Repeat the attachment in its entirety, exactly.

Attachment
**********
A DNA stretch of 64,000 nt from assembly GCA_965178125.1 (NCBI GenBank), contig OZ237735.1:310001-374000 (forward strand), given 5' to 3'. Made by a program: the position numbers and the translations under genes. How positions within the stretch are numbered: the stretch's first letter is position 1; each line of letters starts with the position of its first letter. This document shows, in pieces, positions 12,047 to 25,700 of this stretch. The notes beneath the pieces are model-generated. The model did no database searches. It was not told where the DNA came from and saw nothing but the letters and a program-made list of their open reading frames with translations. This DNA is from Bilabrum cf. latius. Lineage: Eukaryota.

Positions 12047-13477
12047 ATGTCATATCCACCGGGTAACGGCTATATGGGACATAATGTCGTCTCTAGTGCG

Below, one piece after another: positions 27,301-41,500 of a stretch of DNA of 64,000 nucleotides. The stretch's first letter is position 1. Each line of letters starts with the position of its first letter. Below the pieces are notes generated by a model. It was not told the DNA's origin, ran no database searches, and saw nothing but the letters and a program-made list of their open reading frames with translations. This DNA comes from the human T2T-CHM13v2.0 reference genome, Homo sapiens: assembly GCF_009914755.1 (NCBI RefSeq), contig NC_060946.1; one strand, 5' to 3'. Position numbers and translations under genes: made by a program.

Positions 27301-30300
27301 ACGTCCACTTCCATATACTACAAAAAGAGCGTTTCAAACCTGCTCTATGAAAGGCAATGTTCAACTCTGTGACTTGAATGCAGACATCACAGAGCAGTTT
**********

A DNA stretch of 64,000 nt from assembly GCA_965178125.1 (NCBI GenBank), contig OZ237735.1:310001-374000 (forward strand), given 5' to 3'. Made by a program: the position numbers and the translations under genes. How positions within the stretch are numbered: the stretch's first letter is position 1; each line of letters starts with the position of its first letter. This document shows, in pieces, positions 12,047 to 25,700 of this stretch. The notes beneath the pieces are model-generated. The model did no database searches. It was not told where the DNA came from and saw nothing but the letters and a program-made list of their open reading frames with translations. This DNA is from Bilabrum cf. latius. Lineage: Eukaryota.

Positions 12047-13477
12047 ATGTCATATCCACCGGGTAACGGCTATATGGGACATAATGTCGTCTCTAGTGCG

Below, one piece after another: positions 27,301-41,500 of a stretch of DNA of 64,000 nucleotides. The stretch's first letter is position 1. Each line of letters starts with the position of its first letter. Below the pieces are notes generated by a model. It was not told the DNA's origin, ran no database searches, and saw nothing but the letters and a program-made list of their open reading frames with translations. This DNA comes from the human T2T-CHM13v2.0 reference genome, Homo sapiens: assembly GCF_009914755.1 (NCBI RefSeq), contig NC_060946.1; one strand, 5' to 3'. Position numbers and translations under genes: made by a program.

Positions 27301-30300
27301 ACGTCCACTTCCATATACTACAAAAAGAGCGTTTCAAACCTGCTCTATGAAAGGCAATGTTCAACTCTGTGACTTGAATGCAGACATCACAGAGCAGTTT